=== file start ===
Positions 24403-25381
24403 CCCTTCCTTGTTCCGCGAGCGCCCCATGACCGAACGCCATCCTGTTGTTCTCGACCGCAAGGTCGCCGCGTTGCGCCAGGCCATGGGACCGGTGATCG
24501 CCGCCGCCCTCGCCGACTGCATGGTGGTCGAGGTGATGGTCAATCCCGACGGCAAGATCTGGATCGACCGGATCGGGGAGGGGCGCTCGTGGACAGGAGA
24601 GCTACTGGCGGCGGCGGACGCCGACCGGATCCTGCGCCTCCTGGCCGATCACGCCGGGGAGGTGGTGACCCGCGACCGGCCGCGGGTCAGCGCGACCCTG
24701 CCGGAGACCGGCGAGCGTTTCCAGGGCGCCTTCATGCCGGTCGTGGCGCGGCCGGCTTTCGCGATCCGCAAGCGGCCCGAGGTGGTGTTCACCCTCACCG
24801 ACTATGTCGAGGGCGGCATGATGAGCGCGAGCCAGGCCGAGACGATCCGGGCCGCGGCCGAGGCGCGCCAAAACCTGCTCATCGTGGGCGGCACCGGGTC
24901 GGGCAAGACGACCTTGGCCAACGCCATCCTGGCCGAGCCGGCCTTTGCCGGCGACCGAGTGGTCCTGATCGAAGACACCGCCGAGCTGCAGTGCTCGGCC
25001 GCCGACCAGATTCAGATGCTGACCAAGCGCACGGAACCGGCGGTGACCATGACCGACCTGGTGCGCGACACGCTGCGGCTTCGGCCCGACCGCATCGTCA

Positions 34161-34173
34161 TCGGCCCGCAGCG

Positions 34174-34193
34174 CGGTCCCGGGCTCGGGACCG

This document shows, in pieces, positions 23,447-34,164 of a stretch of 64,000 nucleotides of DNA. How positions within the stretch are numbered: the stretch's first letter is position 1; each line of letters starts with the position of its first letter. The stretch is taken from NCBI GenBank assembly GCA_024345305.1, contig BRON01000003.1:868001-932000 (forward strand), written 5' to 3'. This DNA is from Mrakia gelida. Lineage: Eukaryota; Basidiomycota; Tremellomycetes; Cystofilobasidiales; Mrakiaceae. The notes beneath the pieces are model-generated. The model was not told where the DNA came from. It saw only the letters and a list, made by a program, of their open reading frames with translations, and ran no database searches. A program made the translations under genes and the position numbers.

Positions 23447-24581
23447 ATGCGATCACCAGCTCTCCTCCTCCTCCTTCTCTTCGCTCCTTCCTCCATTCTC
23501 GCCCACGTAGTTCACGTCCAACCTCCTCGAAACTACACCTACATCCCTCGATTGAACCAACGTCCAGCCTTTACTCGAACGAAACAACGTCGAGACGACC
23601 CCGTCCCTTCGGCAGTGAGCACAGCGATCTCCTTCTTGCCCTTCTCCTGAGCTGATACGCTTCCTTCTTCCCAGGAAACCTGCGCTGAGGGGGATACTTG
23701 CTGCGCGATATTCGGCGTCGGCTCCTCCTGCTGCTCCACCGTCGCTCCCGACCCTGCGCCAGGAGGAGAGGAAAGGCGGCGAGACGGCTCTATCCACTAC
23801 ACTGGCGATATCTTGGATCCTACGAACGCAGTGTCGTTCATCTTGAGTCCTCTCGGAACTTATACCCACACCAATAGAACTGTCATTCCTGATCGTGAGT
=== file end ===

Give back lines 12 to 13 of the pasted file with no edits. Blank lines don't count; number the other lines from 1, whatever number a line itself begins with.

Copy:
34174 CGGTCCCGGGCTCGGGACCG

This document shows, in pieces, positions 23,447-34,164 of a stretch of 64,000 nucleotides of DNA. How positions within the stretch are numbered: the stretch's first letter is position 1; each line of letters starts with the position of its first letter. The stretch is taken from NCBI GenBank assembly GCA_024345305.1, contig BRON01000003.1:868001-932000 (forward strand), written 5' to 3'. This DNA is from Mrakia gelida. Lineage: Eukaryota; Basidiomycota; Tremellomycetes; Cystofilobasidiales; Mrakiaceae. The notes beneath the pieces are model-generated. The model was not told where the DNA came from. It saw only the letters and a list, made by a program, of their open reading frames with translations, and ran no database searches. A program made the translations under genes and the position numbers.